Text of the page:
The US-China Economic and Security Review Commission (USCC), a congressional commission that has prepared annual reports on national security and trade issues between the world's two largest economies since 2000, wrote that Chinese state media expansion was part of an effort to change the global perception of China.
The report focused on the Xinhua News Agency, a state-owned outlet that has over 150 affiliates worldwide. While the USCC reported that China has tightened restrictions on media within their own borders, Xinhua has increased their profile in recent years by opening offices in major American cities such as Chicago, Houston, Los Angeles, New York City, San Francisco, and Washington, DC.
But the USCC has accused Xinhua of doing more than reporting the news. "Xinhua serves some of the functions of an intelligence agency by gathering information and producing classified reports for the Chinese leadership on both domestic and international events," the report claimed.
Since Xinhua conducts these intelligence-gathering expeditions, the USCC reported, it should be considered a foreign agency, not a news source. China Daily, another state-owned Chinese media outlet, is already registered under FARA. Top-level employees must register with the DOJ if they wish to work in the US.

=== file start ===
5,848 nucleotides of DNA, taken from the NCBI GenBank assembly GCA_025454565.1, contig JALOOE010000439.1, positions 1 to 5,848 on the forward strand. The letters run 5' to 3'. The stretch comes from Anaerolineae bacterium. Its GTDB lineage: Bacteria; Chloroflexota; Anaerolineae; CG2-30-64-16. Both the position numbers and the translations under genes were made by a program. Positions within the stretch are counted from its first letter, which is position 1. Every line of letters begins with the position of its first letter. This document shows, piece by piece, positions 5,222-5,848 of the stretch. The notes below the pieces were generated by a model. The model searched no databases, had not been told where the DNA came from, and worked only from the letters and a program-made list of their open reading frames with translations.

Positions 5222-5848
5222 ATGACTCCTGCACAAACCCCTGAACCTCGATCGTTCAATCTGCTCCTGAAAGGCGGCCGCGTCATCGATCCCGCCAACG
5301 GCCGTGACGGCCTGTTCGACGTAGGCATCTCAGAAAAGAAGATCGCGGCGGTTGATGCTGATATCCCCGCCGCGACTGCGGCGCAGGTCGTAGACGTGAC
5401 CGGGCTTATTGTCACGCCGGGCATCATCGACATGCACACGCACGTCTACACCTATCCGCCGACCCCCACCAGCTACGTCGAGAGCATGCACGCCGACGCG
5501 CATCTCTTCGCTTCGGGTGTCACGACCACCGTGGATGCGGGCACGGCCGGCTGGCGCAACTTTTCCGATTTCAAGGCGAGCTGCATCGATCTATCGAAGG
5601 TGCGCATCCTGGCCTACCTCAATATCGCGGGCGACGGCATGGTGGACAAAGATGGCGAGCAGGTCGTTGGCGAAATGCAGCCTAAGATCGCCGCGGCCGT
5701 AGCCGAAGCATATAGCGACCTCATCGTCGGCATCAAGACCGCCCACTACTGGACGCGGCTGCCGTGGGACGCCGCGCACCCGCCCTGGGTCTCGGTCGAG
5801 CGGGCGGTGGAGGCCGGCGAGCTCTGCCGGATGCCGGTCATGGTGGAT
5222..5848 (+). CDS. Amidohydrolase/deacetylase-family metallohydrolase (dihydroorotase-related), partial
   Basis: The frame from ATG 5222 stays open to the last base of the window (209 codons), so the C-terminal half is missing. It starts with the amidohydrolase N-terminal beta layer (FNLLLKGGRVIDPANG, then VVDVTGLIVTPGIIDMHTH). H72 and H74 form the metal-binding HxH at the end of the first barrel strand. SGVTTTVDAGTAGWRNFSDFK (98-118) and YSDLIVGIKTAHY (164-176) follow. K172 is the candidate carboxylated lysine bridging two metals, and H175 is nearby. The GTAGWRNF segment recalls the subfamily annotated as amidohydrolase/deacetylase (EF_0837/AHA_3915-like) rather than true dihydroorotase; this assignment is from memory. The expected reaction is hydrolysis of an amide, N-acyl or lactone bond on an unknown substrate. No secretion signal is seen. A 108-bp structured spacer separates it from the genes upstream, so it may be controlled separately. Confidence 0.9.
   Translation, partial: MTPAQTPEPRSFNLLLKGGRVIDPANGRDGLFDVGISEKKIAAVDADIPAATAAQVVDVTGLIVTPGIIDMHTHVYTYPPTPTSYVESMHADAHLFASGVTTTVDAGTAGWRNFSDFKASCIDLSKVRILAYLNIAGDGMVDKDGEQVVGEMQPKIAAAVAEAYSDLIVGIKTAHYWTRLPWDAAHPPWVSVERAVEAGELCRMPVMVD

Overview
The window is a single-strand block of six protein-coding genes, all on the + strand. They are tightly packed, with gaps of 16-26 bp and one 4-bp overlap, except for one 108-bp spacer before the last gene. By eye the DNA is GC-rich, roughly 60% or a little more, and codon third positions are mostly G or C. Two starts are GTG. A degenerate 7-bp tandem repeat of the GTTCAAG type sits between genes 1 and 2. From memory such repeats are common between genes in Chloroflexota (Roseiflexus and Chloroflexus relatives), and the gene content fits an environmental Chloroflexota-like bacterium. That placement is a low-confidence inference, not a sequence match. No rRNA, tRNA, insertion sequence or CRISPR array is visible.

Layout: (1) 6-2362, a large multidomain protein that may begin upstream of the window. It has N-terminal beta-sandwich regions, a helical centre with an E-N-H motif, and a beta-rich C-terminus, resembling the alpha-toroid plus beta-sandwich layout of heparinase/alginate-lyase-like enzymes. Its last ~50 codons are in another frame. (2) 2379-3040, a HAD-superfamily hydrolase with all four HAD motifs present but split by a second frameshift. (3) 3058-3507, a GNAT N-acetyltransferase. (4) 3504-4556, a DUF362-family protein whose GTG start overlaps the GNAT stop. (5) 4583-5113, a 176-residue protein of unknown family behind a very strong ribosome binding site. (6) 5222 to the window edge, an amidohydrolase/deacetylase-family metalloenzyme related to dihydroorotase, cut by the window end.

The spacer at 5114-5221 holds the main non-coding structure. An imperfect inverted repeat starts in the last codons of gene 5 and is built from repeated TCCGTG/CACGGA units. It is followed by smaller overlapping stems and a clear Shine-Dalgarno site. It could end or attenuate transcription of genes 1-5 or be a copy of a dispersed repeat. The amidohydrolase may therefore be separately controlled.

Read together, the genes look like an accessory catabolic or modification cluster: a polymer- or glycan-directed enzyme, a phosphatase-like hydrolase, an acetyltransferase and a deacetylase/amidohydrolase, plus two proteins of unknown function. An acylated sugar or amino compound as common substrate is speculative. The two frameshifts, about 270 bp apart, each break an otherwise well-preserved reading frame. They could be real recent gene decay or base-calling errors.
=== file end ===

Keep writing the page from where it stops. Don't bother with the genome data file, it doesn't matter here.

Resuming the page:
The Foreign Agents Registration Act (FARA) was passed in 1938 as World War II loomed, and requires foreign governments, political parties and lobbyists working in the US to register as foreign agencies with the Department of Justice (DOJ).
FARA makes a major exception for journalist outlets, which is meant to protect freedom of speech. However, that didn't stop the Department of Justice from all-but-forcing RT, which is owned by Moscow, to register as a foreign agent this past Monday for being what the US intelligence community called a "state-run propaganda machine" that ostensibly helped interfere in the 2016 presidential election.
RT and Sputnik editor-in-chief Margarita Simonyan protested the edict, calling it nonsensical and illegal. However, as RT's editors were threatened with arrest, "we are forced to submit," Simonyan said.
"The war the US establishment wages with our journalists is dedicated to all the starry-eyed idealists who still believe in freedom of speech. Those who invented it, have buried it."
Lawmakers have been discussing a possible overhaul to FARA after Paul Manafort, who served as US President Donald Trump's campaign manager for four months in 2016, was indicted. Manafort stands accused of failing to register as a foreign agent during his work as a lobbyist for former Ukrainian president Viktor Yanukovych, as well as multiple charges of money laundering and corruption.
The group, led by Sen. Chuck Grassley (R-IA) who chairs the Senate Judiciary Committee, could close loopholes and simplify FARA, which is often used as a DOJ cudgel to arrest and punish those who have committed no other visible crimes.